Reasons and the Good

Reasons and the Good - Roger Crisp Crisp argues that reasons for doing things are ultimately based on self interest and self well-being. he then goes on to argue that the well-being of others can also provide us with reasons to act. In the final chapter he discusses the issue of equality and comes to the conclusion that if well-being falls below a certain 'threshold' there is reason to help those people out.

I liked the idea of stripping out the 'moral' 'good' 'bad' terminology and the process of arriving at 'well being' as the bedrock of reasoning and can see much sense in it. Well-being of others is also an interesting subject and the arguments make sense (though I confess that I didn't get all the nuances).

For me these ideas chime quite well with the evolutionists view of self and others - e.g. we look after ourselves, those close to us and sometimes those further afield because it makes biological sense for us to do so.

The most interesting chapter was however the one about equality. The idea of enumerating and calculating 'well-being' seemed like an excellent one to me, however it made no numerical sense whatsoever and there is a risk, if policy-makers were to take such ideas to heart, (and as indeed we see in day-to-day life in the UK) of individuals putting themselves in the position though inaction or deliberately 'using the system' to unfairly improve their well-being at the cost of the well-being of others who fairly deserve their lot. Maybe I am interpreting it too harshly!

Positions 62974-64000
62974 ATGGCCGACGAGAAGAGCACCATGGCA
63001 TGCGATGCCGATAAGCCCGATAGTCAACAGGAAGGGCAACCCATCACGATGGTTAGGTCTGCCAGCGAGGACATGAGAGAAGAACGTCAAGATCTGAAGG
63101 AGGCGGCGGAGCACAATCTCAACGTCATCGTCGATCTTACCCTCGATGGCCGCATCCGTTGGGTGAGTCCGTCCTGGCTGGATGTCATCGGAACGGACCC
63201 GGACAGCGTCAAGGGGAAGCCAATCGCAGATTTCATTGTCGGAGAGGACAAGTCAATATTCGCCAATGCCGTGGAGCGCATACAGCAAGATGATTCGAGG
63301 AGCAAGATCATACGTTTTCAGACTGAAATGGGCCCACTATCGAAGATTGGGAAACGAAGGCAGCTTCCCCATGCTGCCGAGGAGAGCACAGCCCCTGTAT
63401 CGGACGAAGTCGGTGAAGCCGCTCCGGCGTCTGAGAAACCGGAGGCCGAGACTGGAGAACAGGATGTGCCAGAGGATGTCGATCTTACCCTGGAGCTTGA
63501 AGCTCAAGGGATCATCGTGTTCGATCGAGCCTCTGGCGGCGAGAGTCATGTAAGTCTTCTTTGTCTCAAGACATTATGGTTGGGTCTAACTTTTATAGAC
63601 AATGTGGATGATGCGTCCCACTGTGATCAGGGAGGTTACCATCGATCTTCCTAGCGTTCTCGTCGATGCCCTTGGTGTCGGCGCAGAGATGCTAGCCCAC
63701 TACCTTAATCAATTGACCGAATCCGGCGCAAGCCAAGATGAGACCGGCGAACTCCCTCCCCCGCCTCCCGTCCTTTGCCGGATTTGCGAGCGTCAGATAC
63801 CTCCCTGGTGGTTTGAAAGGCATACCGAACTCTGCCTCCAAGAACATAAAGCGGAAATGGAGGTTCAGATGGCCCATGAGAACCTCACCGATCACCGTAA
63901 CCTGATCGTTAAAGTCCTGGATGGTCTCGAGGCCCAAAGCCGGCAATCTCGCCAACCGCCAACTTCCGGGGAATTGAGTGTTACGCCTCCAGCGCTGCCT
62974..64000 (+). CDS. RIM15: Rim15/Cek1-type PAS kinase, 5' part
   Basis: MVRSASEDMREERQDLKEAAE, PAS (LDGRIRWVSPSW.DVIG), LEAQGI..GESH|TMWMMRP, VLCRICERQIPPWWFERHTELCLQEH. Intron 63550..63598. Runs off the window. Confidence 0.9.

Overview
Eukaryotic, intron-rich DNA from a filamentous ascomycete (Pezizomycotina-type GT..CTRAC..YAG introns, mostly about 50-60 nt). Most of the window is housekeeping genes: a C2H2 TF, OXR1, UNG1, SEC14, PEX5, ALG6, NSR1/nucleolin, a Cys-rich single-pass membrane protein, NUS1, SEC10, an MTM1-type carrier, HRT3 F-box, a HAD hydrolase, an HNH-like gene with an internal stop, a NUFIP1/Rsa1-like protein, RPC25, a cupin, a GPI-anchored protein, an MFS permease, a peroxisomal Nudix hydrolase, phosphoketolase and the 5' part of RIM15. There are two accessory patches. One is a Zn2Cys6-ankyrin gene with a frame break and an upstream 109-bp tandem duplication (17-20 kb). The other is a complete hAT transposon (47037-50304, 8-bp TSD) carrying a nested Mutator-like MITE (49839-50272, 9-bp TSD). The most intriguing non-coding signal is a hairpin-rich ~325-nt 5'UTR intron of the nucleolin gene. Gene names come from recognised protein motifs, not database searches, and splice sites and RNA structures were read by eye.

The last sentence of the book "How to decide on the balance of reasons is a matter for reflective judgement" sounds like a cop-out to me - After 161 pages of quite dense argument I was expecting something a bit more profound!